Photo: Lucas Gomes/Flickr
Last month brought another massive fall in Metro Vancouver home sales, new data from the Real Estate Board of Greater Vancouver (REBGV) shows. In total, just 2,233 homes were sold in the area in October — that’s a 38.8 per cent drop year-over-year, and 15 per cent below the 10-year sales average for the month.
At this point, Metro Vancouver home sales have seen huge year-over-year declines for several months in a row, and many believe the region’s new foreign-buyer tax is responsible. Put in place on August 2nd, it has already significantly lowered the number of residential real estate transactions involving foreign buyers.
However, in a press release accompanying the new REBGV data, President Dan Morrison emphasizes that the tax is not the only factor helping to reduce home sales in Metro Vancouver. He believes market conditions were changing before the tax came into effect, and points out that it’s not the only government intervention affecting the market.
“Potential buyers and sellers are taking a wait-and-see approach to try and better understand what these changes mean for them,” he says.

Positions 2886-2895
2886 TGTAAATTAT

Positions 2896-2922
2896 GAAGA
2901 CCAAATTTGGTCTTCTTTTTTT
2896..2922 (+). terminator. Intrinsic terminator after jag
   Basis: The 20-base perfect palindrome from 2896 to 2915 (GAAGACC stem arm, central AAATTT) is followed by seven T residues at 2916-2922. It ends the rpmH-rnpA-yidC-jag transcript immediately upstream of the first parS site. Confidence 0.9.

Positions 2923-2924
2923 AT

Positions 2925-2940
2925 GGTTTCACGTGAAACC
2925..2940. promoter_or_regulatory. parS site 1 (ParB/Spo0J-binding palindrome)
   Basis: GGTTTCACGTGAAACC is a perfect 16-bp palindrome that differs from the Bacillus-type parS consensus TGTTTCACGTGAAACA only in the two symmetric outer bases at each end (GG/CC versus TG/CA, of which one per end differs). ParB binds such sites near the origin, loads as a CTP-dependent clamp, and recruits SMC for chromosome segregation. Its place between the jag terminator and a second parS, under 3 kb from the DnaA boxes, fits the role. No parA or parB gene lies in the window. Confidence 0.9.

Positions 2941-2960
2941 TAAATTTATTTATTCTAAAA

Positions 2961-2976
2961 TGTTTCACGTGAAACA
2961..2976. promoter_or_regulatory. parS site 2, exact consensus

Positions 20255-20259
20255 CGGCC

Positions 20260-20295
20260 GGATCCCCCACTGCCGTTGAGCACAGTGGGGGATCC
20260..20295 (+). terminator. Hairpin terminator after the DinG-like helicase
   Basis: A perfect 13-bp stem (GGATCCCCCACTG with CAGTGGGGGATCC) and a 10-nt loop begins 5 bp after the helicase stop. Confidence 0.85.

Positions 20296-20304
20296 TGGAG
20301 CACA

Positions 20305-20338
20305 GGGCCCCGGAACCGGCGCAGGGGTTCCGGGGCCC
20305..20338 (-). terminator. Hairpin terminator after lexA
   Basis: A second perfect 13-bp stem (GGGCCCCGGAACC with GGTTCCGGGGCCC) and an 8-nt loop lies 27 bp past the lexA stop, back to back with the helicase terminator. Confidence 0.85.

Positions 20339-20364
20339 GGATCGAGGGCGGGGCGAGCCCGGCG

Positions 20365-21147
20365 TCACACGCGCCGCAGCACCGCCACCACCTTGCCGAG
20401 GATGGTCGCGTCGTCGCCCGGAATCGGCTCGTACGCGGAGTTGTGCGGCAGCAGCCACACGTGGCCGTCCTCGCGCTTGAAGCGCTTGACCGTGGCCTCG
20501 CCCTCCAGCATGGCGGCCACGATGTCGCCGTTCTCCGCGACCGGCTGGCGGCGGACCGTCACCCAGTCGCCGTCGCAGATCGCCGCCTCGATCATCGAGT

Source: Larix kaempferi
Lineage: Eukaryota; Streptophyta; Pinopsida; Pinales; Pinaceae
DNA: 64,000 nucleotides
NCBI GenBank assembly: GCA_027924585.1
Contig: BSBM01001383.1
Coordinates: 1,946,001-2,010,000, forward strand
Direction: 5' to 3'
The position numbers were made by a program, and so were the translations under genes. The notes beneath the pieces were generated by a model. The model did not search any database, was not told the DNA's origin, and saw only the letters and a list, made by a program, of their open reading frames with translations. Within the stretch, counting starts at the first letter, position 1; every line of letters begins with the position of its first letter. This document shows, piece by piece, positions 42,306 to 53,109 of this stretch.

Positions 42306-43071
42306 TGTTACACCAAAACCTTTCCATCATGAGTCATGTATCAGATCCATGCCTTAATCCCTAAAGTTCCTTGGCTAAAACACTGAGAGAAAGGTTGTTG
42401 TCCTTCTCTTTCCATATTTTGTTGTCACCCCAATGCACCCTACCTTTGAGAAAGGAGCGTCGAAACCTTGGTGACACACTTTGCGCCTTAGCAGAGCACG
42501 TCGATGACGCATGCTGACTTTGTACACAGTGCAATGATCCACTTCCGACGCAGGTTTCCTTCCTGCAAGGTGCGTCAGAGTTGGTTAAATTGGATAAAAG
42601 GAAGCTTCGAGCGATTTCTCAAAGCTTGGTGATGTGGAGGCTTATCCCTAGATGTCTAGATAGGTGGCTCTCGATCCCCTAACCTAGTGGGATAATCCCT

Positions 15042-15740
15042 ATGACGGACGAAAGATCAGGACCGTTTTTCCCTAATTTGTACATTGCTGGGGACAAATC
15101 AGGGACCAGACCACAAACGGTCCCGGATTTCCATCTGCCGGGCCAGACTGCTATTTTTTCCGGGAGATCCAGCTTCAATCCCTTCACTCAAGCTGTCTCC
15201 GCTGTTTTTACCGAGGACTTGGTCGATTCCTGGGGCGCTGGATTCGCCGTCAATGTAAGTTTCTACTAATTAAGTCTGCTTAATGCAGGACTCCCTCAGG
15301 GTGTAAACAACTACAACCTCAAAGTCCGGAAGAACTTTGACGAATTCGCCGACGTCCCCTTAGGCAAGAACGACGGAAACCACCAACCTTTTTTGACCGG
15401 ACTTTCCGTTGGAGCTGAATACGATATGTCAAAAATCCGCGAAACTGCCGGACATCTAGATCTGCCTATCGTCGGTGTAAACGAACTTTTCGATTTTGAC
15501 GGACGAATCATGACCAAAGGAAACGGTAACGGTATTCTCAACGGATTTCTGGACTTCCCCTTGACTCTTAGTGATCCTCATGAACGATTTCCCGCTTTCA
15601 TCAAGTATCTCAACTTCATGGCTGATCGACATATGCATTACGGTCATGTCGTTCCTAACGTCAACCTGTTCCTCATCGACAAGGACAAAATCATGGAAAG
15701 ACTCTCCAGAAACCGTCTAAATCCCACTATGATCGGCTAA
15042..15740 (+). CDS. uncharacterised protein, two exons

But while home sales continue to fall steeply, the same can’t be said for prices. Indeed, the MLS Home Price Index composite benchmark price for all homes in Metro Vancouver is currently sitting at $919,300. Though that’s down 0.8 per cent from September, it’s still up 24.8 per cent from the same time last year.
The benchmark detached home price saw the largest increase, rising 28.9 per cent year-over-year to reach $1,545,800. Similarly, the benchmark attached home price increased 25.7 per cent to hit $669,200, while the benchmark apartment price came in at $512,300 after rising 20.5 per cent.
Some market watchers are calling for Metro Vancouver home prices to cool slowly heading into 2017, but for now the sales-to-active-listings ratio for the region remains fairly high at 24.4 per cent. Home prices tend to experience upward pressure when the ratio is over 20 per cent for several months at a time.